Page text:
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Fraud victims struggle to get money back

One in five financial fraud victims not reimbursed

ID theft

New research has found that one in five victims of financial fraud have not managed to retrieve the money they have lost.

Some one in four people surveyed by Which? said they had been a victim of financial fraud and while most had managed to reclaim the lost money from their bank or credit card provider, 20 per cent of victims said they had been left out of pocket.

If you’re unlucky enough to be a victim of financial fraud, your bank should give you your money back unless it can prove you acted fraudulently or without reasonable care.  

Natwest refused to reimburse fraud victim

Which? member Iain Richardson had more than £2,000 stolen within 20 minutes of having his debit card stolen, but Natwest turned down his fraud claim because his Pin was used to withdraw the cash. 

It said he must have been negligent, and when he appealed to the Financial Ombudsman Service (FOS) it also turned down his case. 

Also in June 2009, a judge ruled against a Halifax customer who wanted compensation for money taken from his account, because his Pin number had been used.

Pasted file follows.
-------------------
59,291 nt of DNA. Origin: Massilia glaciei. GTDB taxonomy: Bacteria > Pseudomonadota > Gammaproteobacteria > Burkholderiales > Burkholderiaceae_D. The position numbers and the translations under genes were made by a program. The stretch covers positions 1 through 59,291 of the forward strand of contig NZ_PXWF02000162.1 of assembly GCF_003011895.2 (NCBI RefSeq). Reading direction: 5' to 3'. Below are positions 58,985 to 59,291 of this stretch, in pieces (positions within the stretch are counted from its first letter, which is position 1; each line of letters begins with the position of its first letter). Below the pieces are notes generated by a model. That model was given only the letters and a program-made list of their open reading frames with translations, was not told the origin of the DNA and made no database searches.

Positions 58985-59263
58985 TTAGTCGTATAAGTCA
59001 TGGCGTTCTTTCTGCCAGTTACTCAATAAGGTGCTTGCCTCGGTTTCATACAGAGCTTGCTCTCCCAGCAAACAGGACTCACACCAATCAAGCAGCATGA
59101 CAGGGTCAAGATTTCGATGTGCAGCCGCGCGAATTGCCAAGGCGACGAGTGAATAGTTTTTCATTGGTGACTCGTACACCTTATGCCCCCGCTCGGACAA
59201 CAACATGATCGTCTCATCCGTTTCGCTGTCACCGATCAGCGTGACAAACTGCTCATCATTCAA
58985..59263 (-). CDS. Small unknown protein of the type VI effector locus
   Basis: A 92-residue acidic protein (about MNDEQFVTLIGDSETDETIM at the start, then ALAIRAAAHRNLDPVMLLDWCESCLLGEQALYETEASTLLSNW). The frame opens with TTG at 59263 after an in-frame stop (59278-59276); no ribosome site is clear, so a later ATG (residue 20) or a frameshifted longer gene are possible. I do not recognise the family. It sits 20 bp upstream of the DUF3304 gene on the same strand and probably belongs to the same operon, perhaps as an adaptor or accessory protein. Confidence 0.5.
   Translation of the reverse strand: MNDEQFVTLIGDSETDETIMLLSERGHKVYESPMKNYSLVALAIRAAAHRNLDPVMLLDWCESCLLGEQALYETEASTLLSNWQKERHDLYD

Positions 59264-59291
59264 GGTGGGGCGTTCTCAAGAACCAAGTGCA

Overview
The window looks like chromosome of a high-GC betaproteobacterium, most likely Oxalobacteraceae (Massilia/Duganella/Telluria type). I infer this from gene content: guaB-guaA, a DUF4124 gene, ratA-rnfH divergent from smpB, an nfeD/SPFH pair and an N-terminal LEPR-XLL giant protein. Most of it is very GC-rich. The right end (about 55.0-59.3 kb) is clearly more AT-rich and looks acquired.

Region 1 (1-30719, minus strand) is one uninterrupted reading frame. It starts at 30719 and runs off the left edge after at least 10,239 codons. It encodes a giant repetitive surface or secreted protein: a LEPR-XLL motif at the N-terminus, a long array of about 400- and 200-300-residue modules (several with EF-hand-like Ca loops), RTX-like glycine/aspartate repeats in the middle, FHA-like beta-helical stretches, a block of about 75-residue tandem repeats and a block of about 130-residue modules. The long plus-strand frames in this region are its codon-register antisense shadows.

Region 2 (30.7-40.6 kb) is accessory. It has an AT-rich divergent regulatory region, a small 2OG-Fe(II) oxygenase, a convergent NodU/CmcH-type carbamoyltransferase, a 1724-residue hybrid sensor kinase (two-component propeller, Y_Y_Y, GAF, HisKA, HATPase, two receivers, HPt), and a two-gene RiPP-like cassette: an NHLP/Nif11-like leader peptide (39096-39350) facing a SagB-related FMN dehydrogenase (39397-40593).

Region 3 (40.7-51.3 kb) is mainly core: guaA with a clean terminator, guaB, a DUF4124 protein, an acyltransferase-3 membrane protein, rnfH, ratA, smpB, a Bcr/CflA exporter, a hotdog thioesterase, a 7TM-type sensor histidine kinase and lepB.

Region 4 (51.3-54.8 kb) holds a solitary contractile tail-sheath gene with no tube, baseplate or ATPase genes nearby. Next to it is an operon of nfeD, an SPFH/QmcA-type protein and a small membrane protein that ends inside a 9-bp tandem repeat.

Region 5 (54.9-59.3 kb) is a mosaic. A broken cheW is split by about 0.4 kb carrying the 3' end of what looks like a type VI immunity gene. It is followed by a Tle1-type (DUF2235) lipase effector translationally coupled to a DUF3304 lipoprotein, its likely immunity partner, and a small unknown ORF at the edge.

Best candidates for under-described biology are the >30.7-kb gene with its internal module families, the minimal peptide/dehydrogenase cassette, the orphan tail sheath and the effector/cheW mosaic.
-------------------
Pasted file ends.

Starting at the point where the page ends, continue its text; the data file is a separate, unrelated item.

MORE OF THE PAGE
More guidance from FSA needed

Chip and Pin is the most secure method of payment, but a fraudster can still discover and use someone’s Pin by looking over their shoulder at a cashpoint before stealing the card. 

Which? is calling on the Financial Services Authority (FSA) to provide more detailed guidance on the evidence banks have to give in card fraud cases.

Card fraud at cash machines increased by 31 per cent between 2007 and 2008, and around £609.9m was lost through card fraud last year.

Martyn Hocking, Editor, Which?, said: ‘Financial fraud is inconvenient and stressful, and can also be costly if you’re unable to recover your losses. 

‘Fraudsters can be extremely clever and may need just a few details to access your accounts, but you can significantly reduce the risk of fraud if you’re vigilant. 

‘Most of us know that we shouldn’t write down our Pin, but we should also shred bank statements, be cautious about passwords we use and think twice before posting personal details online.’

To find out more about how to tackle financial fraud, visit the Which? fraud advice guide.

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